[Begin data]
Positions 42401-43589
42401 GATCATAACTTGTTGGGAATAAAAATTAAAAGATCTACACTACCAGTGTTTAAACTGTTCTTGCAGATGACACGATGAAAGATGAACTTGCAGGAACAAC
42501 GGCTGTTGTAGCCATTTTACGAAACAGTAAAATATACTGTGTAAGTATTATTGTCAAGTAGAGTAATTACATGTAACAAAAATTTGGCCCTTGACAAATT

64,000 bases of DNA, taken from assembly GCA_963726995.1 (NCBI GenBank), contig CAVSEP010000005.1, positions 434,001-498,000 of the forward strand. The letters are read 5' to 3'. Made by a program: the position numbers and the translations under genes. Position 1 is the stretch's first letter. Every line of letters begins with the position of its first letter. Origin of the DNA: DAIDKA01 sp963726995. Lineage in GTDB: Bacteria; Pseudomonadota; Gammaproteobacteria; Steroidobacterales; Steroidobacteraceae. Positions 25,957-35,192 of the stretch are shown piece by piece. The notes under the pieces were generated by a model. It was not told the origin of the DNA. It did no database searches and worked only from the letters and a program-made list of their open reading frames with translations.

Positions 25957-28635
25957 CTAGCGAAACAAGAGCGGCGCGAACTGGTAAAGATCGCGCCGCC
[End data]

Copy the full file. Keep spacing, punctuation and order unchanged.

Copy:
Positions 42401-43589
42401 GATCATAACTTGTTGGGAATAAAAATTAAAAGATCTACACTACCAGTGTTTAAACTGTTCTTGCAGATGACACGATGAAAGATGAACTTGCAGGAACAAC
42501 GGCTGTTGTAGCCATTTTACGAAACAGTAAAATATACTGTGTAAGTATTATTGTCAAGTAGAGTAATTACATGTAACAAAAATTTGGCCCTTGACAAATT

64,000 bases of DNA, taken from assembly GCA_963726995.1 (NCBI GenBank), contig CAVSEP010000005.1, positions 434,001-498,000 of the forward strand. The letters are read 5' to 3'. Made by a program: the position numbers and the translations under genes. Position 1 is the stretch's first letter. Every line of letters begins with the position of its first letter. Origin of the DNA: DAIDKA01 sp963726995. Lineage in GTDB: Bacteria; Pseudomonadota; Gammaproteobacteria; Steroidobacterales; Steroidobacteraceae. Positions 25,957-35,192 of the stretch are shown piece by piece. The notes under the pieces were generated by a model. It was not told the origin of the DNA. It did no database searches and worked only from the letters and a program-made list of their open reading frames with translations.

Positions 25957-28635
25957 CTAGCGAAACAAGAGCGGCGCGAACTGGTAAAGATCGCGCCGCC